Wii U

We Played Splatoon, And Got Annihilated By The Game’s Developers

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    It wasn’t until the end of E3’s first day that I heard about “Nintendo’s new third-person shooter.” I was running back to meet Spencer for a tour of Nintendo’s booth when one of my good friends from Redmond stopped me to say hi.

     

    “Did you get to try out Splatoon?”

     

    I had never heard of it. “Definitely check it out. You fire ink from a gun and then transform into a squid to travel through it. The team that covers the most of the map with their color ink wins the game.”

     

    What.

     

    “I’ll definitely check it out,” I said, as we exchanged goodbyes. I had no idea what the game was going to look like, since I’d missed the Nintendo Digital Event that morning. The scenario reminded me a bit of Jet Set Radio Future, but instead of using spray paint to tag various parts of the map, you use colored ink… and you were fighting against a rival group. I couldn’t even begin to piece together how the squid transformation played into that.

     

    Eventually, after playing a few rounds of Smash with Spencer and some Nintendo reps, we were invited to play Splatoon with some of its developers. Needless to say, we got destroyed—but even with such a brief hands-on experience, I enjoyed every minute of it.

     

    Before that, let’s get down to the basics: Splatoon pits two teams of four players bearing ink-firing guns against each other on a twisty, multi-level corridor-style map. The objective is to cover as much of the playfield with your respective team’s ink as possible—walls, stairs, ramps, everything. When you inevitably run out of ink to shoot, you can hold X to travel through your own ink and replenish your armament. This lets you move faster and move stealthily about your own territory.

     

    Although Spencer preferred navigating and vandalizing the map using the GamePad’s two analog sticks, I preferred the gyroscope control scheme. The GamePad displayed a map of the playing field, detailing how much had been covered in whose ink as well as the locations of your teammates. While using the GamePad made it easier for me to aim, it also took away my ability use the map to my advantage since I was simultaneously moving it and watching the T.V. screen.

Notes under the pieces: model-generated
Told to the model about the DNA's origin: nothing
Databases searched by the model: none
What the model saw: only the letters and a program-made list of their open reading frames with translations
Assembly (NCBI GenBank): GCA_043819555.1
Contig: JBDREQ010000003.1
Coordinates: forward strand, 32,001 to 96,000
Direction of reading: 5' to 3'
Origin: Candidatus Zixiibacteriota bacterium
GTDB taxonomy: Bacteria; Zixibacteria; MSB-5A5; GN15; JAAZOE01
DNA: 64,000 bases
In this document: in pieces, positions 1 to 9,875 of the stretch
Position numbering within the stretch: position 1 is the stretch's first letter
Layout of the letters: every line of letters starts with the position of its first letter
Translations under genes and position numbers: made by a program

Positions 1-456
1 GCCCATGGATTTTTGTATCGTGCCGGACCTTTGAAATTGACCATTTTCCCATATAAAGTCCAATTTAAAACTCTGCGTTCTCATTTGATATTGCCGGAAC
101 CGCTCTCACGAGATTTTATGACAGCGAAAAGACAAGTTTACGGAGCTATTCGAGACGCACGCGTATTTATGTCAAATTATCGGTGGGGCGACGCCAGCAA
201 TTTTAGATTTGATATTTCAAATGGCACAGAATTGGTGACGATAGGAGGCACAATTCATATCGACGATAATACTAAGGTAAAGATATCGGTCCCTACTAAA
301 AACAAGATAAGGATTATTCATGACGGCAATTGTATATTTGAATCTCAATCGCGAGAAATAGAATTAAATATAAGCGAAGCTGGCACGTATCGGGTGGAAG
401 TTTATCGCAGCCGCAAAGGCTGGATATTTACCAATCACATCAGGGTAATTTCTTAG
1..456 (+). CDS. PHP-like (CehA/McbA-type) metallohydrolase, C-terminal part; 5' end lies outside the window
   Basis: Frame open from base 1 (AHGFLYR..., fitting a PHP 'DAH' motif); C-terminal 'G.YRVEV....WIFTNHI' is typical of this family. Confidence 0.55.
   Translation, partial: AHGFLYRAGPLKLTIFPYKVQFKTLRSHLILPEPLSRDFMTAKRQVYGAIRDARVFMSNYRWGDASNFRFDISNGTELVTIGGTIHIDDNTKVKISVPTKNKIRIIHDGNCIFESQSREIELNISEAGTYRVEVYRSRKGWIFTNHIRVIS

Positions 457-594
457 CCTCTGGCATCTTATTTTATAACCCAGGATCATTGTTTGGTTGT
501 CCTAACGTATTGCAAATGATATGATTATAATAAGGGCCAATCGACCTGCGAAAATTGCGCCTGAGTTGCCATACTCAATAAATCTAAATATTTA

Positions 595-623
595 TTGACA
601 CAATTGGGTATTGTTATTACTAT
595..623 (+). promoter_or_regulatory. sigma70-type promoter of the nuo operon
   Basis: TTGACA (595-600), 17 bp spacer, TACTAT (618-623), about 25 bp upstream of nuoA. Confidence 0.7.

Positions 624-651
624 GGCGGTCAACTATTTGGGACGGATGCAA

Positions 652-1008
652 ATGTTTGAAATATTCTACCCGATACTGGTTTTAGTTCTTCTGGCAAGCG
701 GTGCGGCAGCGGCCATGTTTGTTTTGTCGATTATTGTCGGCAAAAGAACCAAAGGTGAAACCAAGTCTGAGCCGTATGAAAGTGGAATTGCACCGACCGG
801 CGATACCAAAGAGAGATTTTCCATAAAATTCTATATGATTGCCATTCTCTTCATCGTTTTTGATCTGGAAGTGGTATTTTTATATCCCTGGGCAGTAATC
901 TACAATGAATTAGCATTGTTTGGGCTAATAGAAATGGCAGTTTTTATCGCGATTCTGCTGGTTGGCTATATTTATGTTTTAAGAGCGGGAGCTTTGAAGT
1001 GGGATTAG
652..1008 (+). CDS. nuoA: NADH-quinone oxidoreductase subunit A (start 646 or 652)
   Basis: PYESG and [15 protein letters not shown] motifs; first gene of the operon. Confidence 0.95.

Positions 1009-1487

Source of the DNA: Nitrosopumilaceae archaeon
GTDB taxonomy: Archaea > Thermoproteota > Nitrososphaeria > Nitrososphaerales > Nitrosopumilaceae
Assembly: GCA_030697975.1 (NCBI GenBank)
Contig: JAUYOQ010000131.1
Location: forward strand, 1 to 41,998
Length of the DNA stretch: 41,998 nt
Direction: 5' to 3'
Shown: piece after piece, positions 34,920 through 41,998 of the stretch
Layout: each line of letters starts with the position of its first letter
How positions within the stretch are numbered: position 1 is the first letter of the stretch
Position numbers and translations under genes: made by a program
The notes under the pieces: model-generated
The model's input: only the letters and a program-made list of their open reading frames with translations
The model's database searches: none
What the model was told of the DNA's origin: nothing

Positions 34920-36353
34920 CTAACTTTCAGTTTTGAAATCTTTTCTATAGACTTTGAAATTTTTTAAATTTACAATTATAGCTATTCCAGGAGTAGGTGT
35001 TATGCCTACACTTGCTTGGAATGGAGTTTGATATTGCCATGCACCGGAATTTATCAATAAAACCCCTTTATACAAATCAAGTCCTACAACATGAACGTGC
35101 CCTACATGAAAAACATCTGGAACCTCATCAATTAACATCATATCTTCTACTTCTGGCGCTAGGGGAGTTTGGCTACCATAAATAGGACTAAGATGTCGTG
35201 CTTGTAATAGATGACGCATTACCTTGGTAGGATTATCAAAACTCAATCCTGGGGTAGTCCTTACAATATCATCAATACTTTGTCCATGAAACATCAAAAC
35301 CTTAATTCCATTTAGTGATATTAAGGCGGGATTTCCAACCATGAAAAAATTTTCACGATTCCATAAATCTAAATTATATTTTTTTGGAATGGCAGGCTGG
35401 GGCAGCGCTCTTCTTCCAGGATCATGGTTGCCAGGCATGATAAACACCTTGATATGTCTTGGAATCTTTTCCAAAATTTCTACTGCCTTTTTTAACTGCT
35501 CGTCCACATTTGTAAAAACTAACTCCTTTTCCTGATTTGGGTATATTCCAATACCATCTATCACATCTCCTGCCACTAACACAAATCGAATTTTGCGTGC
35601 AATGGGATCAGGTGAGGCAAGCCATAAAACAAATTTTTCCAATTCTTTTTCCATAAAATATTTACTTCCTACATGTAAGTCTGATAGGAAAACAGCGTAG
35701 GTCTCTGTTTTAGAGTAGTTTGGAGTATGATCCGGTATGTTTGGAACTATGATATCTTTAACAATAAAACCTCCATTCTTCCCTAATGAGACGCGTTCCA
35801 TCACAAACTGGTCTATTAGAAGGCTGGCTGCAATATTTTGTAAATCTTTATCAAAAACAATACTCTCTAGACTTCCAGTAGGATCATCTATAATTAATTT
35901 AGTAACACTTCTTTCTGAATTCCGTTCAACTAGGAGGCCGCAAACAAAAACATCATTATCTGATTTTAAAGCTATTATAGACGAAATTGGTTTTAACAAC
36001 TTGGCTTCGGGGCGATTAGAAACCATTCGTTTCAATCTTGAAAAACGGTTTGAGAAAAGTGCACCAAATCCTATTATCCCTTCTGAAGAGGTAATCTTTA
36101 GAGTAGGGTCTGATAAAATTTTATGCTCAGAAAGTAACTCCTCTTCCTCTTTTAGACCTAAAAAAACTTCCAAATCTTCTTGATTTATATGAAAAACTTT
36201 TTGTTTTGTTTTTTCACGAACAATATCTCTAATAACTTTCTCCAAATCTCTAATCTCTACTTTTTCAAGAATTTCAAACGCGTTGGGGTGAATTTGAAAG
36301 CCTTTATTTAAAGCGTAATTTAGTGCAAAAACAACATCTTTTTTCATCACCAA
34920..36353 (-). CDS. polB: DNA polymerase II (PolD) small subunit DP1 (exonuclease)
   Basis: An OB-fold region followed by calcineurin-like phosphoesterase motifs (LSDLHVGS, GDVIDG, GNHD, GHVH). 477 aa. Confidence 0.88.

There is an art to shooting ink. It seems to leave the ink-soaker (I feel this is more fitting than “gun”) in an arch—meaning that you have to adjust your aim accordingly when firing at enemies. Aiming straight at the ground seems to leave less ink than firing at an angle, too, though I never had the chance to ask whether or not that was just an optical illusion.

     

    Spencer and I tried to cover our whole base first, and move as two separate units.

     

    That didn’t work at all.

     

    The other team was much more aggressive, firing paths of ink and then using them to move through the map quickly; they reached the center of the map before we even marked the gate to ours. I tried hiding in my own ink, but wound up being drenched in theirs—not just slowing my movement but causing me to burst like water balloon, covering even more of the area in the opposing team’s ink. By our last game, an opponent hid in a streak of ink on the wall to his base, and jumped me as I started to vandalize it. Tricky, tricky.

     

    Naturally, with such charming visuals and off-kilter premise, there is virtually no sense of violence to Splatoon. Instead of soldiers playing with guns, it’s more like kids playing with Super Soakers full of paint. There’s something incredibly addicting about the game. One match simply doesn’t feel like enough, and even at three, I was learning new tricks to aid me in my colorful conquest. Splatoon gives players simple objective and simple mechanics, but gives them the freedom to devise creative strategies that can make the game more complex.

     

    The game also featured some powerful tools (I feel this is more appropriate than “weapons”) like giant paint rollers and ink-tornado firing bazookas, but they didn’t seem as effective as I’d like and took a bit of mastery to control properly, despite landing one-hit pops (I felt this to be more appropriate than “kills”) if they came into contact with an opponent.

     

    There were some definite splotches in the gameplay, and it could use some polishing, but I had fun playing Splatoon at E3.

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